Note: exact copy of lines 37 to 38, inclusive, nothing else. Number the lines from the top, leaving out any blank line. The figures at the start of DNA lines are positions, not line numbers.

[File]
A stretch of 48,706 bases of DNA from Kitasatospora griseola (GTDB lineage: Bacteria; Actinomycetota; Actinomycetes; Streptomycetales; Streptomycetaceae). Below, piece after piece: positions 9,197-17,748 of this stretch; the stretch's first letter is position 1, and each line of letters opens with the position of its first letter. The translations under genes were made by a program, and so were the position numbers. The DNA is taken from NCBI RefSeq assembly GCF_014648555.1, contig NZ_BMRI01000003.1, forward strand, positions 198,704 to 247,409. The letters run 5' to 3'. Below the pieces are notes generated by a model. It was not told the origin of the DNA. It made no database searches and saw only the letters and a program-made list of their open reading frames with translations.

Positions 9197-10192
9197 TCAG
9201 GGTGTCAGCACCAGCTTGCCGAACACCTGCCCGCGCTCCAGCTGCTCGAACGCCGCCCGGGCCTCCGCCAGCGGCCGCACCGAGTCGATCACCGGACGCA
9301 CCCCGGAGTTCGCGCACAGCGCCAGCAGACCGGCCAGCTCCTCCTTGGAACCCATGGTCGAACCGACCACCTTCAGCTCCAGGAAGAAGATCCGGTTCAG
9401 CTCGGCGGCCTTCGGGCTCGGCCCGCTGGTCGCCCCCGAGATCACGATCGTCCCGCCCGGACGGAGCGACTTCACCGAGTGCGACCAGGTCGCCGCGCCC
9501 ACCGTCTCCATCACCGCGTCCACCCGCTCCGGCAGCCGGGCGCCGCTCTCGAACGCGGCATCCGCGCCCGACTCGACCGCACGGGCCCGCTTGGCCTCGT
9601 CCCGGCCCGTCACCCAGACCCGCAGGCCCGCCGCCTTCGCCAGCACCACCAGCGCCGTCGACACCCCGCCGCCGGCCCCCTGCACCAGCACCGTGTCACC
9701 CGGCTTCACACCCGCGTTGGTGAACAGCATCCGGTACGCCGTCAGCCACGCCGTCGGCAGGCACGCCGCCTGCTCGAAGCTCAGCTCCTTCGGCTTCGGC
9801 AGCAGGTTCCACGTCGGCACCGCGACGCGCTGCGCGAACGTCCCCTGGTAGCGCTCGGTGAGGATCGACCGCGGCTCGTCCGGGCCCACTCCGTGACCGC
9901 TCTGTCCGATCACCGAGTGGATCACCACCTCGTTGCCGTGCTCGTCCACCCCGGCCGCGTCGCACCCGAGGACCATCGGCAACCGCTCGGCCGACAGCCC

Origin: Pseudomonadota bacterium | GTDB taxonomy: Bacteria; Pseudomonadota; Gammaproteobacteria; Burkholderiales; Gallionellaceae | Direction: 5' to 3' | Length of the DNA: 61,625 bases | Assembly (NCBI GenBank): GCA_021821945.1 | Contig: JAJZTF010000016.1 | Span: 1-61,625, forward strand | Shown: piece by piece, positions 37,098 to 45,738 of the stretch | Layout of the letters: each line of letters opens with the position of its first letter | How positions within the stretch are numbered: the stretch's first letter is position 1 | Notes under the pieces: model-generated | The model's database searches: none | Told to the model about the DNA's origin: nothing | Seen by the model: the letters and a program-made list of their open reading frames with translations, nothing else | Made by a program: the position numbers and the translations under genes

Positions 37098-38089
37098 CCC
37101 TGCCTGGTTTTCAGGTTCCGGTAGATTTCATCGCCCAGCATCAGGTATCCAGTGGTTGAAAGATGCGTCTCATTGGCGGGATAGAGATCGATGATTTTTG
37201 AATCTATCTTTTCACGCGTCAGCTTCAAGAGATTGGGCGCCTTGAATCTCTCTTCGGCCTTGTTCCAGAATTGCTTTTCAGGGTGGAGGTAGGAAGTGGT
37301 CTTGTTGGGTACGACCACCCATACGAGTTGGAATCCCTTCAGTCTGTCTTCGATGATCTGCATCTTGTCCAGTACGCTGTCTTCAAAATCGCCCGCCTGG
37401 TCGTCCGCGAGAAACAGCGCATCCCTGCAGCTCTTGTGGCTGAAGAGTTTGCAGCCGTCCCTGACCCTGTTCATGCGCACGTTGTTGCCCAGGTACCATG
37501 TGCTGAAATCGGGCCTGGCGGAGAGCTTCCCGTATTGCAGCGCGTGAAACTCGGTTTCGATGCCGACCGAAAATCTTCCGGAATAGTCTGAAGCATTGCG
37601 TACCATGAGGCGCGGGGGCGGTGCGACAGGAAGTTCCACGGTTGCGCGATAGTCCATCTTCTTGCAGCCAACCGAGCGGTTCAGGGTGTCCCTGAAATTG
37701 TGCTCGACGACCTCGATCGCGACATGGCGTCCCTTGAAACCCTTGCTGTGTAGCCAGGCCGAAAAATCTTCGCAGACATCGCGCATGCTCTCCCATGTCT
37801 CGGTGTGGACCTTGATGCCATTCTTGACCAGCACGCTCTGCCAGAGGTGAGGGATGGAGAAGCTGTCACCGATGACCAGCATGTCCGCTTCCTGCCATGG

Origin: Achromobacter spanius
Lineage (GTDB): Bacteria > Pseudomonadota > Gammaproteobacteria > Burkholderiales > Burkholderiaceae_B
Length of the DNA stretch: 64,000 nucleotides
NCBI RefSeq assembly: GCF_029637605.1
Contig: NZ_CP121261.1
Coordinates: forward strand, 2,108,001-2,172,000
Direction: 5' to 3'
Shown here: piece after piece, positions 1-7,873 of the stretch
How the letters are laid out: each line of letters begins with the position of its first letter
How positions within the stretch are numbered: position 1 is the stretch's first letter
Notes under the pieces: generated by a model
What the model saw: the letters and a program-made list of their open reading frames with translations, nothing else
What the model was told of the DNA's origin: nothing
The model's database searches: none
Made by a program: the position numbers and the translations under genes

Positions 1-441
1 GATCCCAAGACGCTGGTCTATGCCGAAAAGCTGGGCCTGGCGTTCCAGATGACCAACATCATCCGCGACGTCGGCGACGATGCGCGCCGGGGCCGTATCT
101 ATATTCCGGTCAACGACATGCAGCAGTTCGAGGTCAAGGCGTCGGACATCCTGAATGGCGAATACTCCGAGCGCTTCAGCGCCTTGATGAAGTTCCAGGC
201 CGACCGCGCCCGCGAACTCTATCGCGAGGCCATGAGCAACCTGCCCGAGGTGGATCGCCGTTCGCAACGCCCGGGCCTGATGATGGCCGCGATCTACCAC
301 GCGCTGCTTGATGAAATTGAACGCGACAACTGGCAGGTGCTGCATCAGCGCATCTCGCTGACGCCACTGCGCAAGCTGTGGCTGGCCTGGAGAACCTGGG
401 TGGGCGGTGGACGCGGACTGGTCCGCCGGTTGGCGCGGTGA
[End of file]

Made by a program: the position numbers and the translations under genes

Positions 1-441